A leaning-forward sentence can be as simple as Philip Roth’s “The first time I saw Brenda she asked me to hold her glasses.” Or as complex as Nathaniel Hawthorne’s “A throng of bearded men, in sad colored garments, and grey steeple-crowned hats, intermixed with women, some wearing hoods and others bareheaded, was assembled in front of a wooden edifice, the door of which was heavily timbered with oak, and studded with iron spikes.” Roth sets the reader up for the future with narrative hints of plot and character. Hawthorne does not narrate, but sets a stage with “mood, metaphor, and imagery.”

I have long tested books by their first sentences. The first sentence is far from being the only test of a book, but it is a good predictor of how much pleasure I can expect to derive from reading it.

After finishing Fish, I looked at some of my favorite books, books that had shaped me in some way, to see which ones had good first sentences. Many of my favorite books had turgid first sentences, bloated beyond their capacity to mean. Others relied on clear statements of purpose or thesis that despite their utility were rendered in prose that recalled Hamlet’s “weary, flat, stale, and unprofitable.” These books shaped me, but their style was not always a delight.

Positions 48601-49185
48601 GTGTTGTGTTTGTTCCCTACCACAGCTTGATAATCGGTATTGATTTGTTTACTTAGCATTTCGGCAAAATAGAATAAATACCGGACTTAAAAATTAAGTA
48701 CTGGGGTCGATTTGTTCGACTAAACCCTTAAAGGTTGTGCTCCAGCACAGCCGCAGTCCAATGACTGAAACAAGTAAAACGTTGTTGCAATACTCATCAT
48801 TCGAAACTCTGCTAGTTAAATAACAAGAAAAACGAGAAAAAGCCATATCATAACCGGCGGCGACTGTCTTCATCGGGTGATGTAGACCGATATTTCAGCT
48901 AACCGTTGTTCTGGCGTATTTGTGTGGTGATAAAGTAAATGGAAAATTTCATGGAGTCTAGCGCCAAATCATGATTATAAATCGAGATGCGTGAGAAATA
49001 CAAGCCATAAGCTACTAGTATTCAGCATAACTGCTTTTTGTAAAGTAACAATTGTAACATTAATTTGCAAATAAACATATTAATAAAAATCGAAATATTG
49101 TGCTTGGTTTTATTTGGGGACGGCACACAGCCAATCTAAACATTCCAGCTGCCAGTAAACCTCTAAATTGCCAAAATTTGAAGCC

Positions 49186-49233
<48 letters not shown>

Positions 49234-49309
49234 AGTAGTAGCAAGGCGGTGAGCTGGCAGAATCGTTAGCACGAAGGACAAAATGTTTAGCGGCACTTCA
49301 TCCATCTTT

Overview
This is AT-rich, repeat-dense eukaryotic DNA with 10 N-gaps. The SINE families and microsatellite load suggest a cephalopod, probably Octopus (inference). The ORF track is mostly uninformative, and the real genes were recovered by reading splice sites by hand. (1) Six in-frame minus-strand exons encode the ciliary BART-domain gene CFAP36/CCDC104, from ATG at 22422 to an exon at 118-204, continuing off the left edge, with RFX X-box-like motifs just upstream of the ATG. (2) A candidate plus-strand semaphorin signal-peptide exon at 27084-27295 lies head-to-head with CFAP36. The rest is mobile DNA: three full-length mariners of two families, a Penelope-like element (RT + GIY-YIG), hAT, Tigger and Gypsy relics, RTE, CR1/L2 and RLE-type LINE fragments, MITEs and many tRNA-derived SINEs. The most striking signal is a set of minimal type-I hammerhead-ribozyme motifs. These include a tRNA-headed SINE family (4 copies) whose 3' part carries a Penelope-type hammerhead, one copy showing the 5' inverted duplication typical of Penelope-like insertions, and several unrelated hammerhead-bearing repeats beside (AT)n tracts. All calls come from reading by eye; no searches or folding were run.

Five, however, stood out as good examples.

Peter Drucker’s The Effective Executive has shaped my professional life. The first sentence of the preface has what Fish calls an “angle of lean”: “Management books usually deal with managing other people.” Drucker’s opening line implies contrast and therefore uniqueness. This management book is not your usual management book, it says. It is not about managing other people, but about managing yourself. The sentence pricks conscience (I am bad at managing myself) and provokes a sense of need (I could sure use some help in that department).

Drucker’s book is a classic because it meets that need.

Another, very different first sentence graced the opening chapter of Rabbi Abraham Joshua Heschel’s The Sabbath“He who wants to enter the holiness of the day must first lay down the profanity of clattering commerce, of being yoked to toil.” The next sentence heightens the poetic diction by further upping the alliterative ante: “He must go away from the screech of dissonant days, from … the betrayal in embezzling his own life.”

That sentence puts us on notice: Heschel’s theology of the Sabbath will be aesthetic and experiential rather than legal or philosophical. The poetic diction that forms the posts and lintels of the book’s doorway prepares the reader for a new appreciation of the divine presence, as Heschel links Shekinah and Shabbat.